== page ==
A big part of the appeal of jQuery is that it allows you to elegantly (and efficiently) find and manipulate HTML elements with minimum lines of code. jQuery supports this via a nice “selector” API that allows developers to query for HTML elements, and then apply “commands” to them. One of the characteristics of jQuery commands is that they can be “chained” together – so that the result of one command can feed into another. jQuery also includes a built-in set of animation APIs that can be used as commands. The combination allows you to do some really cool things with only a few keystrokes.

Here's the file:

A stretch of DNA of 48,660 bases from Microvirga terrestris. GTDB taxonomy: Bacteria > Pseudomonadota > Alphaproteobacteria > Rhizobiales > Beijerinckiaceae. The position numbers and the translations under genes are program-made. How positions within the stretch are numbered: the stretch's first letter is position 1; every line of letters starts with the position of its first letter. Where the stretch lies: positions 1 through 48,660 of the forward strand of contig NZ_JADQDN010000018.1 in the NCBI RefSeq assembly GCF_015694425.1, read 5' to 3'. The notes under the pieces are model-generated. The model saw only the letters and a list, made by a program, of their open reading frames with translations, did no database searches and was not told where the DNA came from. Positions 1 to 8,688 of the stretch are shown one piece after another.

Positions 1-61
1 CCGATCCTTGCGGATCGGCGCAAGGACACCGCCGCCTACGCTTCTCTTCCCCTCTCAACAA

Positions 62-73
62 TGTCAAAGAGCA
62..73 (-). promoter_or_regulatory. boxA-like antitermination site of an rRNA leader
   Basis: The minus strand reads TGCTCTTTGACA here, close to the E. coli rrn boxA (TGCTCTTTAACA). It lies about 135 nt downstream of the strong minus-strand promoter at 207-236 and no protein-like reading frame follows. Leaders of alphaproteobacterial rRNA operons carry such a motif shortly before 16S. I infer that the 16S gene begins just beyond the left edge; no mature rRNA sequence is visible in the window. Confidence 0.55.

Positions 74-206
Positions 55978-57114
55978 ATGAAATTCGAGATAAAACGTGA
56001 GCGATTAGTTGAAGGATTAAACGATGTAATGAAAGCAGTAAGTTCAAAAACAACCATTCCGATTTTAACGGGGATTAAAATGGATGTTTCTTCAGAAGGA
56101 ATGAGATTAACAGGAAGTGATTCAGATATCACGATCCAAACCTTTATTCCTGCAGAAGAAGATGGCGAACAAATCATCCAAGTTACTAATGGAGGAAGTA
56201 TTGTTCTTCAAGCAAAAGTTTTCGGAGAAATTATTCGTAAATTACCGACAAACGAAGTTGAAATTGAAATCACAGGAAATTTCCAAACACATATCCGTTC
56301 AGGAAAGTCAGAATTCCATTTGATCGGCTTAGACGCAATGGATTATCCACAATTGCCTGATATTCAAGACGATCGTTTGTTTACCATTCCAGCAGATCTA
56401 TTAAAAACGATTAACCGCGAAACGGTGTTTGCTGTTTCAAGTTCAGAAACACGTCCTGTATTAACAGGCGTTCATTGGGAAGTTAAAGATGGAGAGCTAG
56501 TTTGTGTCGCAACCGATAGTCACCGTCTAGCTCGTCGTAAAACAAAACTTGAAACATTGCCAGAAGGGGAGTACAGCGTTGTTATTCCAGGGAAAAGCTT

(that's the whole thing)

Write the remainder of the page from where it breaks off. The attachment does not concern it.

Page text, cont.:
The jQuery library also works well on the same page with ASP.NET AJAX and the ASP.NET AJAX Control Toolkit.
Visual Studio figures out external script references, such as to JQuery, by following special reference comments it finds at the top of .js files:
/// <reference path="jquery-1.2.3.js" />
For intellisense support for JQuery you need to install this Hotfix.